Leadership Spokane is committed to the truism that leaders always learn. As majesty of the Olympics fades, the inspiration will stay with us as greatness leaves an indelible mark on history. Good leaders do the same thing – leave their mark. As we spin up for the next class of Leadership Spokane, I will review some of the cardinal characteristics that great leaders exemplify. One of the characteristics I have not stressed nearly enough is ethics in leadership. Obviously, leaders should do the right thing. One of the reasons I have not stressed it as much is it seems so obvious. It is central to all 10 Robert Greenleaf servant leadership characteristics; the underlying theme that leaders must have core values to serve others.
Yet, many leadership theories do not explicitly state the obvious. Leaders need to be trusted to be effective and to be trusted, they need to do the right things. The challenge for all leaders is that there is a lot of gray in the world. Leading others is more art than science and there is gray in the world. This fact is compounded by the human psychology that clouds situations. Dr. Michael Hartsfield in his article, “Leadership Reflection: Leaders Do The Right Thing: A Popular Phrase or Real Practice?” highlights that independent thinking is made harder by Sir Francis Bacon’s study of confirmation bias or more recently Peter Senge’s study of mental models. Senge says, “Mental models are deeply ingrained assumptions, or even pictures or images that influence how we understand the world and how we take action.” In other words, as leaders judge the right direction, their past connections potentially cloud decision-making when ethical decisions may clash with past assumptions. Leadership is hard, and one of the hardest acts is to separate oneself from the crowd, to distance oneself from past mental models and try and make unbiased decisions in a world where bias confronts us every day, in social media, by friendships and by ideology. Max Lucado reminds us: “A person who wants to lead the orchestra must turn their back on the crowd.”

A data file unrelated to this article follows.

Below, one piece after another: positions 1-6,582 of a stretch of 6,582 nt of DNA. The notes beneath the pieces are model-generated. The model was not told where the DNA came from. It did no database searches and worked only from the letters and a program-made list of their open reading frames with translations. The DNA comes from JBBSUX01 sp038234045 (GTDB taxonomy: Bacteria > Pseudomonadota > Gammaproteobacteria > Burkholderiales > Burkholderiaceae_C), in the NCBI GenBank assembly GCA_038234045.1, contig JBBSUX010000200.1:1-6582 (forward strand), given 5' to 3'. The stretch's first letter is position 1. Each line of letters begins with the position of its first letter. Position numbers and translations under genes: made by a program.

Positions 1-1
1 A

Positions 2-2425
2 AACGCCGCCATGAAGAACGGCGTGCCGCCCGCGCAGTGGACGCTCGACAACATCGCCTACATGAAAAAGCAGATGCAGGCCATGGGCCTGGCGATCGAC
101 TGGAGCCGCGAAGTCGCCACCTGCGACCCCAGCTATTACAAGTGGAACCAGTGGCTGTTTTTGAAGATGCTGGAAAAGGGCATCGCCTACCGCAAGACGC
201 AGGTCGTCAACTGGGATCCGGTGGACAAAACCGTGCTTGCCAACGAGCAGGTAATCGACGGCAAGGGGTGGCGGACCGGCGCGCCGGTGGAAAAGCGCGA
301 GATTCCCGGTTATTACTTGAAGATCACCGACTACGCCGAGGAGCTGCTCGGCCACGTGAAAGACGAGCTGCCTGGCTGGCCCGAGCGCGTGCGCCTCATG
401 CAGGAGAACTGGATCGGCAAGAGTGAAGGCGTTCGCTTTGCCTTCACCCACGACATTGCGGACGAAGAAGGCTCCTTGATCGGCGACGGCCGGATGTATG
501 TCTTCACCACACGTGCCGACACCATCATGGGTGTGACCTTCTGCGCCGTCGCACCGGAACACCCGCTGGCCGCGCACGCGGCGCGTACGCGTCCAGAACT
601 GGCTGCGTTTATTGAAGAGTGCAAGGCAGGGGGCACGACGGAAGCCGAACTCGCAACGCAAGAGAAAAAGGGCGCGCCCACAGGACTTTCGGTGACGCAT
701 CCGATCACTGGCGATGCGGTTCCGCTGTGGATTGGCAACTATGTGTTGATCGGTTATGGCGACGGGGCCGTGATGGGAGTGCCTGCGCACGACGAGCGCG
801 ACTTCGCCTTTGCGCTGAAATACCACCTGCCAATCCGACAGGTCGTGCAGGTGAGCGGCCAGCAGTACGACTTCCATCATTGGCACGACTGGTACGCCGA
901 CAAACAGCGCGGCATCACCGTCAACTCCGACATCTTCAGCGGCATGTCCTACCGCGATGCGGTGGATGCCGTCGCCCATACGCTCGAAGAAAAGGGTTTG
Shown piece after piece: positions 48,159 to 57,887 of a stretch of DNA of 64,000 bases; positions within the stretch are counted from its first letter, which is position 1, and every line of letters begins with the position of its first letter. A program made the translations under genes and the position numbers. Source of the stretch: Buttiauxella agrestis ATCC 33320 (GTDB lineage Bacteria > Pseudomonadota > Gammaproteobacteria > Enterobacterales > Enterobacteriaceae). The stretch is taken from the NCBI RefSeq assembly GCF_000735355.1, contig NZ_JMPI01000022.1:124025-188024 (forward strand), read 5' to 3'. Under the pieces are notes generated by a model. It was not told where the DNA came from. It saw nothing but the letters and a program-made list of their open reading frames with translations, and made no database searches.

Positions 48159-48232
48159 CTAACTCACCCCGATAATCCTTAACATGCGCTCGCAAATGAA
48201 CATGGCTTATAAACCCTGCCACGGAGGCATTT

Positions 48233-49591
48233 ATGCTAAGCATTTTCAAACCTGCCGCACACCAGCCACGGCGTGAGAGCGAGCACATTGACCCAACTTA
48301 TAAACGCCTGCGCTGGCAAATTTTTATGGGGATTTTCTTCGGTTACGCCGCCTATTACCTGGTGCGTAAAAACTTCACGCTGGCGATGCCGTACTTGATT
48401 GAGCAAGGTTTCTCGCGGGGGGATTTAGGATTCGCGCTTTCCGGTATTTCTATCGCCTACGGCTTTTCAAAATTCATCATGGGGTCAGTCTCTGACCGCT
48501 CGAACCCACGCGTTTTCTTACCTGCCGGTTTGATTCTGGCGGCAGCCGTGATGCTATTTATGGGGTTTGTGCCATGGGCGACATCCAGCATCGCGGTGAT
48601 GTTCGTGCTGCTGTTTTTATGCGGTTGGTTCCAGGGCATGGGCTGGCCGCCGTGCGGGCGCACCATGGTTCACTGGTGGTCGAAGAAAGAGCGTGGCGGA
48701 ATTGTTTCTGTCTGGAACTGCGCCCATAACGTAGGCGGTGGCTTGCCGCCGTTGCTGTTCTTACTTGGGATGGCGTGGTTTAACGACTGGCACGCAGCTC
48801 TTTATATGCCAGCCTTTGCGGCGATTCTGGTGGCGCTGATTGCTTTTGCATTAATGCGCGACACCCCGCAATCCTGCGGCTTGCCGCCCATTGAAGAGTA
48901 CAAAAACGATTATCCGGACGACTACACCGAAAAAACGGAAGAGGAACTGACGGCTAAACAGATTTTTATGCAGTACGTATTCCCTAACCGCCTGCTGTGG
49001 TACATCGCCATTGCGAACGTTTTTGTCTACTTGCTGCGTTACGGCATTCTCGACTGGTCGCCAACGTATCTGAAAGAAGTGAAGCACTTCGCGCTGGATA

The servant leader poem The Contract by William Ayot gives a visual illustration on how leaders need to stand tall doing the right thing: “The man, the woman, the leader, the boss, standing up there when the wave hits the rock, passing out faith and confidence like life jackets.” Leaders not only stand tall when the wave hits the rock, they should be living core values but also inspiring them. Trust is the basis of that contract between leader and led. Any leadership theory should shout out the importance of core values and ethics even when not the popular decision. Without question, to maintain that trust, leaders do the right things.
Leaders are people who do the right thing; managers are people who do things right. ~ Warren Bennis